Modern identity politics wrongly views society as a split between a white ruling class and a non-white mass proletariat. It refuses to engage with the reality that Marx identified – that workers can be equally exploited regardless of their origins, and that the key to progressive change lies in building bridges between hitherto distinct communities rather than in setting them apart. In this regard Black Lives Matter clearly stands in opposition to Marxism.
Other woke campaigns have similarly been described (or dismissed) as an offshoot of Marxism. Right-wing critics of things like identity politics, political correctness and the trans movement say we are witnessing the rise of ‘Cultural Marxism’. But these movements are often more reactionary than revolutionary. We have only to look at how quick multinational corporations have been to endorse the woke worldview to see how utterly un-radical it is.
Every big firm from McDonald’s to Apple has doffed its cap to Black Lives Matter. Even members of the royal family – the epitome of inherited power and privilege – have backed BLM. When you have the backing of these sorts of people, you know you are not about to turn the world upside down in favour of workers’ revolution. The fashion today is less for champagne socialism and more for iPhone identitarianism, it seems.
The ‘Marxist’ appellation is not simply false, though. It is also both counter-productive and dangerous. George Orwell warned about the political implications of using ‘meaningless words’ in his great essay, ‘Politics and the English Language’. Bemoaning the abuse and overuse of the word ‘fascism’, in words that ring truer today than ever, he said that word now had ‘no meaning except insofar as it signifies something not desirable’.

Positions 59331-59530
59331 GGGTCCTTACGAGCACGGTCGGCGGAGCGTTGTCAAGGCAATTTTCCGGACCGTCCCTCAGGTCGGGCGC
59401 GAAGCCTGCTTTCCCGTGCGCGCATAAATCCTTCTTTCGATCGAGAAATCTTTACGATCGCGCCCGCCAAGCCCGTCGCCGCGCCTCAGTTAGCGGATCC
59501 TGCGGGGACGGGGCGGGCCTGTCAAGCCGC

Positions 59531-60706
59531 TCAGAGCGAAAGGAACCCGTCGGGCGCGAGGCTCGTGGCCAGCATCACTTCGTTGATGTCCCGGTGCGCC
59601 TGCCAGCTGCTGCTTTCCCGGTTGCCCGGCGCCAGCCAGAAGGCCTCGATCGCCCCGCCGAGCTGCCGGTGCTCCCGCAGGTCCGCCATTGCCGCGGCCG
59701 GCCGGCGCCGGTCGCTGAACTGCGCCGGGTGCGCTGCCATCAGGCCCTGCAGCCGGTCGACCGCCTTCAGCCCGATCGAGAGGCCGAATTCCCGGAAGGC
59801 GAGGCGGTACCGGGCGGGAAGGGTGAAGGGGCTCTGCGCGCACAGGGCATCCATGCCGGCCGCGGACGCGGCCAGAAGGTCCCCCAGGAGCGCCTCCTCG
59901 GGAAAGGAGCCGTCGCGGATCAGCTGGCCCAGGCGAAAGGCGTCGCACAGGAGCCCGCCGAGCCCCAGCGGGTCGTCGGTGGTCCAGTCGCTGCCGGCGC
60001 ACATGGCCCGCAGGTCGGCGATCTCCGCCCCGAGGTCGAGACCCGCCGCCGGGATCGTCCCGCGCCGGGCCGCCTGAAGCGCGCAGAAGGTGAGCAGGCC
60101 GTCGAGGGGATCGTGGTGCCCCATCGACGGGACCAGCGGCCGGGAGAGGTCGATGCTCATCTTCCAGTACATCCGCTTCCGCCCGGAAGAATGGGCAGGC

In recent years, there has been a resurgence of this desire to brand all political opponents as extremists, without much serious consideration of the terminology deployed. Such hollowing-out of language inevitably leads to confusion and misunderstanding. But it also inadvertently eats away at independent thought and expression.
Orwell said that, rather than pick the words that best and most clearly convey our meaning, many people often choose the easier route of ‘letting the ready-made phrases come crowding in’. If you do this, you allow these phrases to ‘construct your sentences for you’, and even to ‘think your thoughts for you’. Ultimately, this can lead to ‘partially concealing your meaning even from yourself.’
This is one of the ways we end up with commentators and politicians attacking their enemies by using little-thought-out terms which they cannot ultimately justify. This is how parts of the modern left are able to brand everyone and everything they disagree with as ‘racist’. But it is also how people can use the word ‘Marxist’ in a similar way, in place of proper analysis or critique. If we are fairly to reject accusations of racism made against anyone who does not take the knee for BLM, we must lead by example. We have to make sure that the words we use have meaning, and that we understand what that meaning is.
Paddy Hannam is a spiked intern.
Picture by: Getty.